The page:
People with hypertension between ages 35-44 more at dementia risk, a recent study shows. The researchers studied how age at high blood pressure (HBP) diagnosis is associated with brain volume and dementia risk.
It found that people with hypertension diagnosis between ages 35 and 44 are 61% more at risk of developing dementia than those without HBP.
The World Health Organization (WHO) states that HBP, or hypertension affects around 1.28 billion people aged 30–79 worldwide.
HBP is the leading cause of cardiovascular disease and premature death worldwide. It is also associated with risk factors such as diabetes, depression, and dementia.
In a recent study, researchers from China and Australia investigates how the age of hypertension onset affects brain health and the risk of developing dementia.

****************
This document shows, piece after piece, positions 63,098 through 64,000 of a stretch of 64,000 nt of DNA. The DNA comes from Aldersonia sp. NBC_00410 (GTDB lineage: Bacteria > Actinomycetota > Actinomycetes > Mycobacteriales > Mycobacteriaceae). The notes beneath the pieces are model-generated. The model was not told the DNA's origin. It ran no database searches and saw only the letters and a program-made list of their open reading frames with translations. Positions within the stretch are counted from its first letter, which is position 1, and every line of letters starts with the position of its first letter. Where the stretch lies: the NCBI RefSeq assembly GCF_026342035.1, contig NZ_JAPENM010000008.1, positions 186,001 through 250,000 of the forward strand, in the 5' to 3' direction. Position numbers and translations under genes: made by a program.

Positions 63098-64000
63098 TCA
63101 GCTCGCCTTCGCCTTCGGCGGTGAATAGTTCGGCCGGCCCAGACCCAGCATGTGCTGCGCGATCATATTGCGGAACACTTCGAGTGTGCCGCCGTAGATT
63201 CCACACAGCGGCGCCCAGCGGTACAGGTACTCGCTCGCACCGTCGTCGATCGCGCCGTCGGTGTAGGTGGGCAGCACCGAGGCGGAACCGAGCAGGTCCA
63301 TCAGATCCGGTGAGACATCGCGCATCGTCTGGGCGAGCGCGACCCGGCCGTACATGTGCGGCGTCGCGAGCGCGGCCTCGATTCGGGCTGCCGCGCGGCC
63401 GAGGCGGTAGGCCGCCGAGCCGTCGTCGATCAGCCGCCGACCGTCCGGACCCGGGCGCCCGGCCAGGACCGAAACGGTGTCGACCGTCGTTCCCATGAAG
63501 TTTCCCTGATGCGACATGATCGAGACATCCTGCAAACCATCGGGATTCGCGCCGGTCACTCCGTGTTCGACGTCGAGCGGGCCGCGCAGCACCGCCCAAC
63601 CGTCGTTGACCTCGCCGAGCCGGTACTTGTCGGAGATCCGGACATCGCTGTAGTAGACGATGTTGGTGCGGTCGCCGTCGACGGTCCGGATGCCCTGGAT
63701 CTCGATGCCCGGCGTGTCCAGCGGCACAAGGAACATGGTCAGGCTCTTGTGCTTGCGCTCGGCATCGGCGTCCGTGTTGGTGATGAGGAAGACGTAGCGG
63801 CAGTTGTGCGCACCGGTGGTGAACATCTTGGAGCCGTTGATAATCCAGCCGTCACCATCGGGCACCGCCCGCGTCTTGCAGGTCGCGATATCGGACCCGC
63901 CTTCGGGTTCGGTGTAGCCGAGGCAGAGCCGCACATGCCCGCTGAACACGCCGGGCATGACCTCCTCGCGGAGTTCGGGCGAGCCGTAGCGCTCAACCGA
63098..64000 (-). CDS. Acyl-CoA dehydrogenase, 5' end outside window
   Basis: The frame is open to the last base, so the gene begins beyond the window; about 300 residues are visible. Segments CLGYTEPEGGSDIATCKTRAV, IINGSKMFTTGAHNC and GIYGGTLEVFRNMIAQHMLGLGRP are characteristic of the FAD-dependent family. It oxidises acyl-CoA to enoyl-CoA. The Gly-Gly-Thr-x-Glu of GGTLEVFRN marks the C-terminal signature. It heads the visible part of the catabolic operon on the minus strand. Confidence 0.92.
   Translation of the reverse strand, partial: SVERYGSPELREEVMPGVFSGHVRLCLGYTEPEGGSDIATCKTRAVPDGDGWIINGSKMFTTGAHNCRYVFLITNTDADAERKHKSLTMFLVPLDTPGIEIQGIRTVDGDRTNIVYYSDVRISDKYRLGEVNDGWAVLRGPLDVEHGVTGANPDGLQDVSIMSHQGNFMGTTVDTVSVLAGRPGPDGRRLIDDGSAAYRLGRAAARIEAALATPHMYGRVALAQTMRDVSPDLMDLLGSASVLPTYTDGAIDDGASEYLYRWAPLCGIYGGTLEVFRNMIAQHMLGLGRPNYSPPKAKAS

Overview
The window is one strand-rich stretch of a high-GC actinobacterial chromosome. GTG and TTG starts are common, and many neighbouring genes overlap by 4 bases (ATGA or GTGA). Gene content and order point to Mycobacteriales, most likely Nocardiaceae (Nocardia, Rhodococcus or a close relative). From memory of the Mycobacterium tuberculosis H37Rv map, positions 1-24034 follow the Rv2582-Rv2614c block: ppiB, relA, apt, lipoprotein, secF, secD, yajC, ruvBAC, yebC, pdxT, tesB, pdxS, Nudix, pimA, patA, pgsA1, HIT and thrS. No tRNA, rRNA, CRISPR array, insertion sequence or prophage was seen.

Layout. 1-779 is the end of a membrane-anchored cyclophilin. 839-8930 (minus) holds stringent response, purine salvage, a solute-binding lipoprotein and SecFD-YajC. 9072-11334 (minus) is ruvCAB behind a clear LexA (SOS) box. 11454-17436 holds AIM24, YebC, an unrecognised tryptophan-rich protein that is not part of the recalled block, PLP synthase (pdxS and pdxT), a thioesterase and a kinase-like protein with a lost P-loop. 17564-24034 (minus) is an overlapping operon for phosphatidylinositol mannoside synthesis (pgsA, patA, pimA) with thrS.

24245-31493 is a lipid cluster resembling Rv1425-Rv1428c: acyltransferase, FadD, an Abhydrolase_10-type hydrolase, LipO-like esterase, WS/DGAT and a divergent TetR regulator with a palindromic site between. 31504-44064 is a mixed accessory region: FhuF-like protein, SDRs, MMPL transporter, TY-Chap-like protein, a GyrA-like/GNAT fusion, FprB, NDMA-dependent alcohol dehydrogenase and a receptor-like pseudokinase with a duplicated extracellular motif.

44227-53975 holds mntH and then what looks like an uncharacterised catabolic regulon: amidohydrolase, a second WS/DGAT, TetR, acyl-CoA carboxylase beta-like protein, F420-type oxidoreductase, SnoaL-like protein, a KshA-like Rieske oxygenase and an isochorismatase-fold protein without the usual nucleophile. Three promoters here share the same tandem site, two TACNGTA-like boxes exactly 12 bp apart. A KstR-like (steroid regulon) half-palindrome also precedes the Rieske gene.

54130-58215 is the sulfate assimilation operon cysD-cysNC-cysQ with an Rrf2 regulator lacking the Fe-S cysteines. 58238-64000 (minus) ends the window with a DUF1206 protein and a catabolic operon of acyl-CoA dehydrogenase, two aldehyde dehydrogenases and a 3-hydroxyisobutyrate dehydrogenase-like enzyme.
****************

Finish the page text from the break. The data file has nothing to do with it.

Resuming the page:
The researchers concluded that individuals diagnosed with hypertension between ages 35 and 44 had a 61% higher risk of developing dementia compared to those without hypertension.
The authors published their study in the journal Hypertension.
People who were diagnosed before age 35 were at an 80% higher risk, while those diagnosed between 45 and 54 were at a 45% higher risk.
“However, it is generally believed that interactions between
several pathologic factors are most likely responsible. Importantly,
hypertension may result in structural and functional alterations in cerebral
vessels, such as atherosclerosis, vascular stiffness, vascular remodeling, and
impaired cerebral blood flow circulation and regulation,” Dr. Simin Mahinrad, a
research assistant professor at Northwestern University’s Feinberg School of
Medicine in Chicago, IL. He was not involved in the study.